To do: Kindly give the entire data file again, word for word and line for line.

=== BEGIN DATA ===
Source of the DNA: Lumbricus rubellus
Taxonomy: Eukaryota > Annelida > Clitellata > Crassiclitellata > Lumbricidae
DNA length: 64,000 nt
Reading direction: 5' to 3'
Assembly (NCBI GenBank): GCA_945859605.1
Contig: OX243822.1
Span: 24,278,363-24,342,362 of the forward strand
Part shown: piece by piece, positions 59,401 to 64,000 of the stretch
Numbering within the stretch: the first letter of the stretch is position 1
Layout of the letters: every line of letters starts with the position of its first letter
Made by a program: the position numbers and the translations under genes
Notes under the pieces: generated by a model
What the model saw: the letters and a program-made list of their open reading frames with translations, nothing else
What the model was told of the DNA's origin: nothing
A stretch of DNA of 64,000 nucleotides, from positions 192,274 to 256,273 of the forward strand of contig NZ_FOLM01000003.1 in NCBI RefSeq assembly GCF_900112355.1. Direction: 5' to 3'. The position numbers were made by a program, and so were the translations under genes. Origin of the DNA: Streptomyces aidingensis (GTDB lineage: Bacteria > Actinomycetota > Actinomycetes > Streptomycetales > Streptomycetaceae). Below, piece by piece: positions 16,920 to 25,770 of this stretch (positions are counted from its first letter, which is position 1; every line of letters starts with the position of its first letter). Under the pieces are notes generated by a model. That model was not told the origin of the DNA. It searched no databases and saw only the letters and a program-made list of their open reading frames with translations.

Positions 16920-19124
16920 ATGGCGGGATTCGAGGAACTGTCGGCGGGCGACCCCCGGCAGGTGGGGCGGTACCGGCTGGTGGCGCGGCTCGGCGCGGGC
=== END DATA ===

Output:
Source of the DNA: Lumbricus rubellus
Taxonomy: Eukaryota > Annelida > Clitellata > Crassiclitellata > Lumbricidae
DNA length: 64,000 nt
Reading direction: 5' to 3'
Assembly (NCBI GenBank): GCA_945859605.1
Contig: OX243822.1
Span: 24,278,363-24,342,362 of the forward strand
Part shown: piece by piece, positions 59,401 to 64,000 of the stretch
Numbering within the stretch: the first letter of the stretch is position 1
Layout of the letters: every line of letters starts with the position of its first letter
Made by a program: the position numbers and the translations under genes
Notes under the pieces: generated by a model
What the model saw: the letters and a program-made list of their open reading frames with translations, nothing else
What the model was told of the DNA's origin: nothing
A stretch of DNA of 64,000 nucleotides, from positions 192,274 to 256,273 of the forward strand of contig NZ_FOLM01000003.1 in NCBI RefSeq assembly GCF_900112355.1. Direction: 5' to 3'. The position numbers were made by a program, and so were the translations under genes. Origin of the DNA: Streptomyces aidingensis (GTDB lineage: Bacteria > Actinomycetota > Actinomycetes > Streptomycetales > Streptomycetaceae). Below, piece by piece: positions 16,920 to 25,770 of this stretch (positions are counted from its first letter, which is position 1; every line of letters starts with the position of its first letter). Under the pieces are notes generated by a model. That model was not told the origin of the DNA. It searched no databases and saw only the letters and a program-made list of their open reading frames with translations.

Positions 16920-19124
16920 ATGGCGGGATTCGAGGAACTGTCGGCGGGCGACCCCCGGCAGGTGGGGCGGTACCGGCTGGTGGCGCGGCTCGGCGCGGGC